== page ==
Wednesday, 6 July 2016

It's Not OK

This month, I'm getting on my soapbox. If there is one thing that both deeply grieves and angers me, it’s domestic violence in all its various manifestations. It's a shocking scourge on our landscape.

A quick overview of the stats:
(Data from this website: Bolding is mine.)

NZ Police recorded a family violence investigation, on average, every five and a half minutes in 2014. 76% of family violence incidents are NOT reported to Police. 101,981 family violence investigations were recorded by NZ Police in 2014, up 7% from 95,101 in 2013.

24% of women and 6% of men have experienced one or more sexual offences at some point during their lives.

14% of young people report being hit or physically harmed on purpose by an adult at home in the last 12 months.

20% of girls and 9% of boys in New Zealand report unwanted sexual touching or being forced to do sexual things.

Family violence is estimated to cost the country between 4.1 and 7.0 billion dollars each year.

And here is the clincher: 1 in 3 women experience physical and/or sexual violence from a partner in their lifetime. Please read this again: 1 in 3 women are bashed or sexually violated by their husbands, partners or boyfriends in their lifetime. It's just too hard to believe, and don't even get me started on violence against children.

So where is the church's voice and action on this sad situation?

But let’s focus on the victims first:

The women themselves (and I’ve sadly had to come to the side of a few as a pastor) feel guilty—as if what is happening is somehow their fault. It’s not, of course. Never, ever, does any woman deserve to have their husband or boyfriend physically harm them in any form whatsoever.

Then there are those who feel locked in. They feel they can’t leave. Somehow they feel that would not only make their husband angry and even more violent, but would also disappoint Jesus.

And then they say, “Isn’t that what the Bible says?”

Okay, time for some pastoral intervention:
No!” You should not feel guilty, and you can leave, in fact you should leave for your sake AND the children's sake. Being counselled to stay by a pastor is, in my view, one of the most egregious areas of spiritual malpractice if not abuse. Leaving a violent relationship is NOT divorce. It is merely a separation for personal safety reasons for the victim and her children. As a pastor we should even be willing to escort her out the door. The divorce issue is an entirely separate issue and I will leave that discussion for another day.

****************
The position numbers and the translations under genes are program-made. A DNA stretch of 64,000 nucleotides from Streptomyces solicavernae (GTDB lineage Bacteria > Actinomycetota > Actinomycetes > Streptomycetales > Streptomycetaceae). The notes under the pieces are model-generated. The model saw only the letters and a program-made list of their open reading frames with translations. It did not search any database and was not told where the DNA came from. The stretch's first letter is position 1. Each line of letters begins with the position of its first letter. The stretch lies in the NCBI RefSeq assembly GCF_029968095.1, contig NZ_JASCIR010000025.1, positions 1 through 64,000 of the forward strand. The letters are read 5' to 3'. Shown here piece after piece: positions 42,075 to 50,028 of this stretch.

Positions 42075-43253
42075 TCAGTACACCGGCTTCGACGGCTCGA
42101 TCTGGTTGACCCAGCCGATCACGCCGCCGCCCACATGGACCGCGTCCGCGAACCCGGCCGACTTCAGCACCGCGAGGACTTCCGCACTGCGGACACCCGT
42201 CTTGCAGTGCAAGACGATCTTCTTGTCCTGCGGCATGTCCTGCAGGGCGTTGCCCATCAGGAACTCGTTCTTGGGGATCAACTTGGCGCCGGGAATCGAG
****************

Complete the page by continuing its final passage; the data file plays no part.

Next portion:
So pastor, what can you do?

1.    Preach on the subject of anger and violence. Offer very clear advice on what your people should say (or do) if they find themselves in this situation.
2.    Encourage your congregation to be attentive neighbours and work colleagues. When they come across domestic violence or even suspect it, help your people with practical advise as to what they can do—no ... what they MUST do.
3.    Start a support group for victims. But please make sure the facilitator of the group has a load of empathy and skill.
4.    Support/partner in some way with the It's Not OK campaign. They are doing a great job. Organise an event under this banner.
5.    Support a women's refuge.

Let's commit to doing something today. And if you're already doing something, could you post a comment and tell me briefly what it is you are doing?

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